on January 2, 2012
I am not an MMA fan, but I can not EVER remember seeing a movie with this many reviews rated at 5 stars on Amazon . After reading a few reviews, I decided it was worth renting. Well it was, and then some.
No need for a lengthly review, it has all been said. But my wife (who cannot EVER stay awake past 10PM), stayed up past midnight watching this one. Terrific drama that is well written with superior acting performances.
20 of 23 people found the following review helpful
on January 4, 2012
I do not want to expand on what the rest of the viewers have aptly described this film as, which is awesome.
I had to bite my lip to stop myself from crying in the last scene, but i cried anyways and i tend to tease my wife when she cries at the movies. I just had to call up my brother after that and talk to him. I still choke up when i think about that scene.
This is going to be a keeper in my collection. Brilliant performances all around, especially by Nick and Tom.
13 of 15 people found the following review helpful
on December 24, 2011
I won't get into the film's premise because it's been covered well enough here. What I'll say is that I went into this film not expecting much more than a "Boxer" "Rocky" feel good film. I rented it because it looked like a halfway decent way to spend a couple of hours with. I read some reviews to juice myself up for it. I'll admit that I'm kind of jaded to these sort of films and I sure as hell didn't expect to actually like, let alone love it but that's exactly what happened. Believe the hype. Rocky is my all time favorite movie not for its intelligence but for the fact that its main characters felt real, I could truly identify with them completely. And what I especially love about this film is that it used the human element and not CGI or 3D to make me feel this way.
Haven't seen a lot of movies at the theater this year. Frankly, haven't been any that I could get myself up to driving to, and plunking down 10 bucks to see. But this is one I would have paid to see. A shame that it didn't receive the publicity that it deserves. What it does deserve is recognition at Oscar time. Best actors, take your pick. Best supporting actor, definitely Nolte. I damn near, no I did, cry, because of Nolte's performance. With all of the comparisons to Rocky, I still can't say this movie eclipses it. But I will say that this film does for MMA what Rocky did for boxing--it humanizes a sport characterized by brutality. Bravo!
6 of 6 people found the following review helpful
on March 29, 2012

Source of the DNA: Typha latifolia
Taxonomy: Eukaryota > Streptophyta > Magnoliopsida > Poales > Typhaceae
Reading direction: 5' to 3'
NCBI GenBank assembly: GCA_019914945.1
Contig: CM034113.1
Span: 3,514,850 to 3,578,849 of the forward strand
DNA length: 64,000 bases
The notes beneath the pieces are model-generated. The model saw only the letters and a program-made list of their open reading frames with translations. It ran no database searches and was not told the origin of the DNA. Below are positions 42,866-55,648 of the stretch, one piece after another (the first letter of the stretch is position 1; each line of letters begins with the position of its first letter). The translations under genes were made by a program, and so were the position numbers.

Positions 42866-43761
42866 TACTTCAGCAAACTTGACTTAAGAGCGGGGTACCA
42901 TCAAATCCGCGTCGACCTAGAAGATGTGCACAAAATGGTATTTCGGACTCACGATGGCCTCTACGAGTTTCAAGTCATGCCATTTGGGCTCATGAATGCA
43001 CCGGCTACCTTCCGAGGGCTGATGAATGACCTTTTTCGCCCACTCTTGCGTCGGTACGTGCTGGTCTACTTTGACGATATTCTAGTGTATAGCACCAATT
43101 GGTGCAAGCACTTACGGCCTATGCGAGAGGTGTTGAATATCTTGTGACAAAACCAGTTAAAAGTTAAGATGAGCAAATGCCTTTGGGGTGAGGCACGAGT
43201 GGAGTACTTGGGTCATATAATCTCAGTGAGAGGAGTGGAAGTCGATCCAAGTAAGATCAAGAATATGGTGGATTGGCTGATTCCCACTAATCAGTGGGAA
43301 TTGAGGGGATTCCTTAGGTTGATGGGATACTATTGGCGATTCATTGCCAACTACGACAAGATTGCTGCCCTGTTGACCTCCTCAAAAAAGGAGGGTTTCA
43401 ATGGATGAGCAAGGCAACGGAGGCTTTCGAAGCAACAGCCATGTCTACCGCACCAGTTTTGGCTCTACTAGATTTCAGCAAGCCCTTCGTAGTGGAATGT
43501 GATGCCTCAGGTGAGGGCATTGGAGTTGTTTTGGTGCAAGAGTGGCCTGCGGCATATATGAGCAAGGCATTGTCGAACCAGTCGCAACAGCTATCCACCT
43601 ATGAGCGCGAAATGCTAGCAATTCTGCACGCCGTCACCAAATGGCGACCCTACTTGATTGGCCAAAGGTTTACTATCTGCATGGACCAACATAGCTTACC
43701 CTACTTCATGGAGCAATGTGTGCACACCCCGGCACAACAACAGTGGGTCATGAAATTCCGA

There's not one negative thing I can possibly say about this film. Not a single one. Warrior is perfectly cast and perfectly acted with a beautifully told story that plays out with spot on perfect pacing. "Warrior" is quite possibly a "PERFECT" movie in all respects if that sort of thing even exists in Hollywood any more. It tells a compelling story that you're immediately drawn into with enough back story on the characters for you to completely invest in them. Take Tom Hardy's character for instance. The guy comes off as totally abrasive and really unlikable-yet at the same time, you understand completely why he is the way he is and you don't fault him for it. You understand him. Nick Nolte's character on the other hand-knowing his past and what a horrible man he must have been makes him sort of despicable. Yet one cannot help but feel sympathy for him in his tough journey to become a better man even though his son's have written him off and will forever see their father as a monster without possible redemption. Joel Edgerton's character (my favorite of the trio) has his own problems to deal with and though he is the most grounded, also suffers from a deep mistrust of his father and an estrangement from his brother.
"Warrior" is just an all out excellent film that gives you something to believe in, something to cheer for and will absolutely make you feel something. I challenge any man alive to watch this film and not get choked up at one scene or another. It strikes a man on so many levels in a way that's honest and heart felt. Last year, the film "The Fighter" garnered so much oscar love and attention. "Warrior" blows "The Fighter" away in every category in my opinion. It's just an outstanding movie all the way through and for two solid hours just takes you into the lives of these three men you can totally relate to and root for. Don't miss this one. This movie is absolutely outstanding. This should have hands down won the Oscar for best picture this year (criminally it wasn't even nominated). At least Nick Nolte earned a nomination though for best supporting actor though and rightfully so. Incredible!